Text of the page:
Six other approaches are:

2. Discuss a Current News Item

“Becoming an effective communicator got me on CNN last night to discuss the Presidential election. During the show, you all saw what happened. I think it just might change the outcome of the election. Would you like to know the communication steps I did to get the invite on to CNN in the first place?”

3. Share a Quote:

“The single biggest problem in communication is the illusion that it has taken place.” – George Bernard Shaw

4. Give a Statistic:

“The next time you deliver a speech, keep in mind that 90% of what you’re about to say will be forgotten within 60 minutes of your last spoken word. Want to learn how to help your audience remember almost everything you said?”

5. Have Your Audience Write Something Down

“There are five steps that exceptional communicators use to share their message. Grab a pen and paper because you’ll want to write them down.”

6. Make a Prediction

“By the time we finish this presentation, I predict that you will increase your ability to persuade others by 25 to 50%.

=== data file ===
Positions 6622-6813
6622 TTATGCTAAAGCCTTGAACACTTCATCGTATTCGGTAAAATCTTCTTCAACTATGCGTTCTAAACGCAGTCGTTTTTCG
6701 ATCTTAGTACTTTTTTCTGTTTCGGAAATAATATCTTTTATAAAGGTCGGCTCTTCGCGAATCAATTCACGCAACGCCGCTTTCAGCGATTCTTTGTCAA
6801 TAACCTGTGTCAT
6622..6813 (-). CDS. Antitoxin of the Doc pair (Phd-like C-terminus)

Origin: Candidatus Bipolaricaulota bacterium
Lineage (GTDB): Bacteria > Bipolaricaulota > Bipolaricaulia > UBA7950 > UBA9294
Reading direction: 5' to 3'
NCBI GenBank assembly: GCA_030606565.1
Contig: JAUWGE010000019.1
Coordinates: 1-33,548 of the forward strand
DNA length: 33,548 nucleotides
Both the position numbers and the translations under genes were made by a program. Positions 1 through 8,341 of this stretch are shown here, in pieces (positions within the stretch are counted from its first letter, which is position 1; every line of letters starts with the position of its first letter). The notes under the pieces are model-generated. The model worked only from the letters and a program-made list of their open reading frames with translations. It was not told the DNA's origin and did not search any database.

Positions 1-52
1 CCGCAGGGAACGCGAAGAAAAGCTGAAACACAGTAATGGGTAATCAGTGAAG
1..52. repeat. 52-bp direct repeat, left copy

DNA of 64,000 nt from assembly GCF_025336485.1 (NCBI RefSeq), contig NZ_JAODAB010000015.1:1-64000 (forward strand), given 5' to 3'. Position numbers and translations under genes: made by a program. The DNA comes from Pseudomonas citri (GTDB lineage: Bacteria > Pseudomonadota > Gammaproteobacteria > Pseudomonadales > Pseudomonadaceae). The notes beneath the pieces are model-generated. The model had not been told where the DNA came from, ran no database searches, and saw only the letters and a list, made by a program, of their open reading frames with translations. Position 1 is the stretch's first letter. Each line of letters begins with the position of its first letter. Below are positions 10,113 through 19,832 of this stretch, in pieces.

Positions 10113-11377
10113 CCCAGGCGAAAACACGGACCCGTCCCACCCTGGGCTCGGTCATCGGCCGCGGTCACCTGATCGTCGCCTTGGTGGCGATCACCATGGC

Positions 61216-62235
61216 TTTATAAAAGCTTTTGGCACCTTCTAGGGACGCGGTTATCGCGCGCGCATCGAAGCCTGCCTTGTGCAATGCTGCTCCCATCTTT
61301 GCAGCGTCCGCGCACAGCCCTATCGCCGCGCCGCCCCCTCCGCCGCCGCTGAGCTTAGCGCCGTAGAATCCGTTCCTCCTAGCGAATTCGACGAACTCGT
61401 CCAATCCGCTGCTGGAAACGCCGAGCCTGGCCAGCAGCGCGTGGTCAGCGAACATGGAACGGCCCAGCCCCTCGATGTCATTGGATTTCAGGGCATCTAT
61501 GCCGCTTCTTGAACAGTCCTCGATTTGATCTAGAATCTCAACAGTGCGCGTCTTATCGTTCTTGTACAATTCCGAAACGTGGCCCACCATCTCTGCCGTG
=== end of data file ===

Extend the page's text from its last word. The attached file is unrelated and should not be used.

7. Tell a Relevant Story

“I watched opposing counsel give his closing argument. He stumbled through the whole thing. It was a mess. Using 4 of the tips that I’ll be sharing with you today, I stood up, walked over to the jury, and gave a closing argument that resulted in a multi-million dollar verdict. Want to know what those four steps are?”

Conclusion

I believe that creating a bit of intrigue and immediately capturing the attention of your audience is the best way to start off an effective Facebook Live. Follow this up with compelling content while engaging your audience. Do this and there’s no limit to how successful your next Facebook Live will be.

What’s Not To Like About Sue B. Zimmerman aka The Instagram Expert!

Sue B. Zimmerman was our guest on yesterday’s TheShow.live. It’s a weekly live video show where my co-host, Jen Hoverstad, and I share amazing people with our audience who are disrupting industries and creating change around the world.